Third-and-one: How the upset of a generation almost came to fruition
The Houston Cougars were 24-point underdogs entering their contest with the Texas Longhorns, then the No. 8-ranked team in the country.
“Beating Texas is going to be hard, we know that,” Houston head coach Dana Holgorsen said prior to last Saturday’s matchup.
Indeed, beating Texas would be hard. The Longhorns were coming off a bye week, a chance to breathe and recover after their first slip-up of 2023, a 34-30 loss to Oklahoma.
For the Houston fanbase, matchups with Texas are stained with bitterness and a history that traces back as far as practically any other rivalry.
“I’ve gotten a lot of comments,” Holgorsen said. “‘Just beat Texas,’ they said. ‘Don’t care if you win any of them, but you have to win that one.'”
Despite passion behind the Texas matchup that included a historic sell-out of TDECU Stadium, expectations for Houston’s date with the Longhorns remained low.
Nonetheless, as Texas quarterback Quinn Ewers was downed in the backfield as time expired in the first half of Saturday’s game, it was the Cougars’ fans in the stands roaring with energy. Houston was roaring back from 21-0 deficit.
“It helped us out, having the city behind our back,” sophomore wide receiver Matthew Golden said of the crowd during halftime.
Enter the final quarter, when a field goal would tie Houston with Texas at 24-24, and Ewers was out of the game with an injury.
With just under six minutes left in the game, a Texas touchdown would put the Longhorns ahead 31-24.
Quarterback Donovan Smith had been here before. Last year at Texas Tech, Smith had helped orchestrate a thrilling 37-34 overtime win over the Longhorns. As the clock winded down at TDECU, Smith was asked to work his magic once again.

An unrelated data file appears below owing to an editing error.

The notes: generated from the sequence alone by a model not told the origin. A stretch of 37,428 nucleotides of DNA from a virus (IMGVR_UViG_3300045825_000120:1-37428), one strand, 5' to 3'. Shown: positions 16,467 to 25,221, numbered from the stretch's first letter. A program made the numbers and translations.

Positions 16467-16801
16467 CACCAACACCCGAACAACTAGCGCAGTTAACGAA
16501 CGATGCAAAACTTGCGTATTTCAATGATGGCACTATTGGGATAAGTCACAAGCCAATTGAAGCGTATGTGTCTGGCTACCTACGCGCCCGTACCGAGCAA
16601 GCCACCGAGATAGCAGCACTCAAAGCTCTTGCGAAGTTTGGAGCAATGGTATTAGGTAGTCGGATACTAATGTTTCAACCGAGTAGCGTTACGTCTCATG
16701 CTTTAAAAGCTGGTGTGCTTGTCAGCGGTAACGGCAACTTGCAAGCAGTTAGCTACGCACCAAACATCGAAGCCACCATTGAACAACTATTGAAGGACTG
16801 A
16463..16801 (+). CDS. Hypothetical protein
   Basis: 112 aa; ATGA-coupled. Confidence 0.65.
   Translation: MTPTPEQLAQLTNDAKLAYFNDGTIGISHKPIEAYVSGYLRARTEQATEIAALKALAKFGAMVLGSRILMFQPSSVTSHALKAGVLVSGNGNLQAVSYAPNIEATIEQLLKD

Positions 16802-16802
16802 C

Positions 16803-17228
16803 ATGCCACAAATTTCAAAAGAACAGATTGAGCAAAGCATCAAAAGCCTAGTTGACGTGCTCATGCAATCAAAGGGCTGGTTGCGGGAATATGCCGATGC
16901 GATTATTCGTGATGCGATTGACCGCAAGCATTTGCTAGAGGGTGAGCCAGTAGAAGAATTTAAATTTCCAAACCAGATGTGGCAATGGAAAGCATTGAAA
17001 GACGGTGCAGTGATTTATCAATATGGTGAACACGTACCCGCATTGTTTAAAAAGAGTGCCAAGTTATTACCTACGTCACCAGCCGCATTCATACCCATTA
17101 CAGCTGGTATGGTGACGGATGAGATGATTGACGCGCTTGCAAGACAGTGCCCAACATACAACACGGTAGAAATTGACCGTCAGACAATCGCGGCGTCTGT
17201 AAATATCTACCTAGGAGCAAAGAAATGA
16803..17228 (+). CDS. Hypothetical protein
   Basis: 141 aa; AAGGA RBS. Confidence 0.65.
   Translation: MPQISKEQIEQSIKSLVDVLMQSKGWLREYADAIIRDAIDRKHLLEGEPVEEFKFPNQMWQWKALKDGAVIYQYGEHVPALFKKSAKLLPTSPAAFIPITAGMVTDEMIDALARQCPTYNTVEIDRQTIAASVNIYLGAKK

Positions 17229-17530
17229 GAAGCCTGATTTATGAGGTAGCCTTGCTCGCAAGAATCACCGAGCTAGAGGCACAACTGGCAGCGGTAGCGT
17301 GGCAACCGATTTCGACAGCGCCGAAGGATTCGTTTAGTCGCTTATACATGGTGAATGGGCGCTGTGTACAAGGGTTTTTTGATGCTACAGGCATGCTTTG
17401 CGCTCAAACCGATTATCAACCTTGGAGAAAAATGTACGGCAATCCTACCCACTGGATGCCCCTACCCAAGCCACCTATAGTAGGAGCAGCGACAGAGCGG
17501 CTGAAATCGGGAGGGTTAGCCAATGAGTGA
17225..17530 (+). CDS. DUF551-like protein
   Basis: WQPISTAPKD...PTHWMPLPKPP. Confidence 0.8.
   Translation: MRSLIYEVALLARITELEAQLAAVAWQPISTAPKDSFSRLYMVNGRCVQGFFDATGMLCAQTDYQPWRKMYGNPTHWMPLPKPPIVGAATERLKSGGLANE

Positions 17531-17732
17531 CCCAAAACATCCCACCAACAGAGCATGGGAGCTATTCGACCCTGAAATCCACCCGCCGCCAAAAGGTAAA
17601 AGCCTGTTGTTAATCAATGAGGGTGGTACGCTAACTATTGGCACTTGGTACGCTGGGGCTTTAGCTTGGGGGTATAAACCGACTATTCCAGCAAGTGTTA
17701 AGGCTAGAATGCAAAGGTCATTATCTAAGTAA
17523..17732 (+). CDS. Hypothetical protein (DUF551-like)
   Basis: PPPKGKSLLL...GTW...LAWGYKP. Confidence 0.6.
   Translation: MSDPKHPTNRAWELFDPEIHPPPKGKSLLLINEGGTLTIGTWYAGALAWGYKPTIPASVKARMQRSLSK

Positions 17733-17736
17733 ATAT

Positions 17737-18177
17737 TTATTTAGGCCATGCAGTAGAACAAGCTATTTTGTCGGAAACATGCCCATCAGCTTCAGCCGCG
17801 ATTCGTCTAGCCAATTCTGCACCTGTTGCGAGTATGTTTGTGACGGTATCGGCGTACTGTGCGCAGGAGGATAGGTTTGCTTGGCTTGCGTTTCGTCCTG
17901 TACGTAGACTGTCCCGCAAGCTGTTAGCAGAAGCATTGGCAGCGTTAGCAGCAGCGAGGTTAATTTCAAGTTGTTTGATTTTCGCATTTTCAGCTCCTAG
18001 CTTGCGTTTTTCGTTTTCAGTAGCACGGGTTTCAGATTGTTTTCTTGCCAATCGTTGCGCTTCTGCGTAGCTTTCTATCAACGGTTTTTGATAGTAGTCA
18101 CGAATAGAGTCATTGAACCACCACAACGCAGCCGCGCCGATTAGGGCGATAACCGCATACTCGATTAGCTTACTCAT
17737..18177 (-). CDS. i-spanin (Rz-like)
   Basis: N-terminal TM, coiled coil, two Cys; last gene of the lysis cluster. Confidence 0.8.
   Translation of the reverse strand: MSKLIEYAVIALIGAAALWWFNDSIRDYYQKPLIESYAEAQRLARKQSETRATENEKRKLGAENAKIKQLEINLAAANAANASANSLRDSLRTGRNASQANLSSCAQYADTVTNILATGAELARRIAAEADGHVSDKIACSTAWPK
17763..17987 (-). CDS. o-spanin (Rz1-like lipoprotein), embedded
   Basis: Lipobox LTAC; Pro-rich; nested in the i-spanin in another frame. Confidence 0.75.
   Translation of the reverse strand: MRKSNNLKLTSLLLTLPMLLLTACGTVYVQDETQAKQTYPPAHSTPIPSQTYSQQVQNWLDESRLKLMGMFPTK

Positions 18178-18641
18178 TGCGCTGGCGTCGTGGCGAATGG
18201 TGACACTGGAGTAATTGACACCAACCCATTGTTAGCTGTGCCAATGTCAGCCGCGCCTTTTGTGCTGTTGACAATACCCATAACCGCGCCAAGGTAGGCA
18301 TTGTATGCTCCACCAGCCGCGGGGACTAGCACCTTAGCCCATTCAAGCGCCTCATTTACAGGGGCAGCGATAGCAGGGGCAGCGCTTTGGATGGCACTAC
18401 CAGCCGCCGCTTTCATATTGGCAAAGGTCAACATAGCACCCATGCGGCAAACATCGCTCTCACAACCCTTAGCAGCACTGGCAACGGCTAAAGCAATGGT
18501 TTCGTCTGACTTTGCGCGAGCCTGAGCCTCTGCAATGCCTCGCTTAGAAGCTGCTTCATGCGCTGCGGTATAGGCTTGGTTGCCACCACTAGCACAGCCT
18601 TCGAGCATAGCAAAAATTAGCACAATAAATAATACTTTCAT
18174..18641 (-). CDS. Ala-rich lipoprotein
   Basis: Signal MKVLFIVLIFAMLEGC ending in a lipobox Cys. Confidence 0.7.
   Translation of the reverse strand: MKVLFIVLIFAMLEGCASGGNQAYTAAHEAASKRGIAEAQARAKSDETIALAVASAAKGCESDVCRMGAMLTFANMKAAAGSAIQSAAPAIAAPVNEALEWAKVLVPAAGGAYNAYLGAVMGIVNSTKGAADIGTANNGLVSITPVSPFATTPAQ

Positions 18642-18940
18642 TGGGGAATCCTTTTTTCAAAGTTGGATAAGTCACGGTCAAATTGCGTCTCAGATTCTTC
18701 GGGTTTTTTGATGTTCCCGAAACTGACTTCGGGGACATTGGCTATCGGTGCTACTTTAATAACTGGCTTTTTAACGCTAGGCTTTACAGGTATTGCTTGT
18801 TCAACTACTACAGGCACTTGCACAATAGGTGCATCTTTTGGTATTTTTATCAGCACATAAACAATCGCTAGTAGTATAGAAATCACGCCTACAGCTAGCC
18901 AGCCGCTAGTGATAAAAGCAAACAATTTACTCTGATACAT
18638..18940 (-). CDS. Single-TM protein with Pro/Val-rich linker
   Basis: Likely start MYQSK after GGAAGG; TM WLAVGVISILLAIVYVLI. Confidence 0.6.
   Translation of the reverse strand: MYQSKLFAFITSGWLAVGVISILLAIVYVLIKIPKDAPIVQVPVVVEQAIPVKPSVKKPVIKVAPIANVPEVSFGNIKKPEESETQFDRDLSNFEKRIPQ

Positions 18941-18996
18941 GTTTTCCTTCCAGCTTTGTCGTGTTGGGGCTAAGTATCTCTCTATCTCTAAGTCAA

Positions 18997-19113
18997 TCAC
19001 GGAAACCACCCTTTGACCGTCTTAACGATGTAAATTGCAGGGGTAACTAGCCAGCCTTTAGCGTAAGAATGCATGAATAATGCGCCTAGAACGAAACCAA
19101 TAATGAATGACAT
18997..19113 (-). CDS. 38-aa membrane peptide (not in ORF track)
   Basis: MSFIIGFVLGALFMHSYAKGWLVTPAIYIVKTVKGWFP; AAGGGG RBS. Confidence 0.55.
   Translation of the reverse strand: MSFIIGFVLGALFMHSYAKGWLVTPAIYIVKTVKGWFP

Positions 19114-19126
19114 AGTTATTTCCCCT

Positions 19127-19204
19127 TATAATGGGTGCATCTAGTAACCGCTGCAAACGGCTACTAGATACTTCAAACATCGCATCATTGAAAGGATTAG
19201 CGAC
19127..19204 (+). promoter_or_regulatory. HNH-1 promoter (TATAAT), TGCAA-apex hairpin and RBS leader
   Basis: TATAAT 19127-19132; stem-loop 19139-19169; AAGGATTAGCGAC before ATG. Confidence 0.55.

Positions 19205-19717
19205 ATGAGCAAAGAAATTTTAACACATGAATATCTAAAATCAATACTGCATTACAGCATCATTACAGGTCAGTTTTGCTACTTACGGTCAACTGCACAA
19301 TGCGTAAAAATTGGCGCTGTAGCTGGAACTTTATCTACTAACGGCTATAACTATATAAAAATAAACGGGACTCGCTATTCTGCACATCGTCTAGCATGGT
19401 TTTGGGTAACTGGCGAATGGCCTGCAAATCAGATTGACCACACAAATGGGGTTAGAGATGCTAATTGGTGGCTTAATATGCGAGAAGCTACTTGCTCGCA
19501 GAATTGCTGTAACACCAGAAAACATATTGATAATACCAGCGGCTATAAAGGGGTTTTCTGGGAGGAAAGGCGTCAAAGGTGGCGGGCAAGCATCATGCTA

For the next four minutes of game time, it looked like he would do just that.
A third-and-1 rush would change everything.
Smith hands the ball to sophomore running back Stacy Sneed. Sneed runs left, reaching ahead as he is taken down.
“That surge looked to be enough,” the television commentator said.
The chains come out. Sneed is marked short, and by a decent margin at that.
The commentators are baffled. Holgorsen is asking for a review. But play continues.
On the fourth-and-1 that follows, a deflected pass resulted in a turnover on downs.
Texas wins, and The Cougars are left with a bitter taste in their mouths.
“I think the spot was horrible,” Holgorsen said of the measurement. “I think we got the first down…every time I think something is reviewable, I can’t get them to review it.”
It is a play that will more than likely go down in infamy within Cougar lore. It will spawn countless ‘what-ifs’ and only add to the bitterness with which Houston looks upon the Texas it could have defeated on Saturday.
On Monday, Holgorsen had a few what-ifs of his own.
“I think we would’ve scored,” Holgorsen said. “I think we would’ve run ‘horns down’, went for two and won the game 32-31.”
There were mistakes that cost Houston. Perhaps most notably, two of UH’s three second-half timeouts had to be used in the third quarter after one too many Cougar defenders were sent to the field on two straight play. Those timeouts could have bought UH one final possession in the closing seconds if they managed a stop.
Yet the timeout debacle will more than likely be forgotten.
That third-and-1, on the other hand, will not.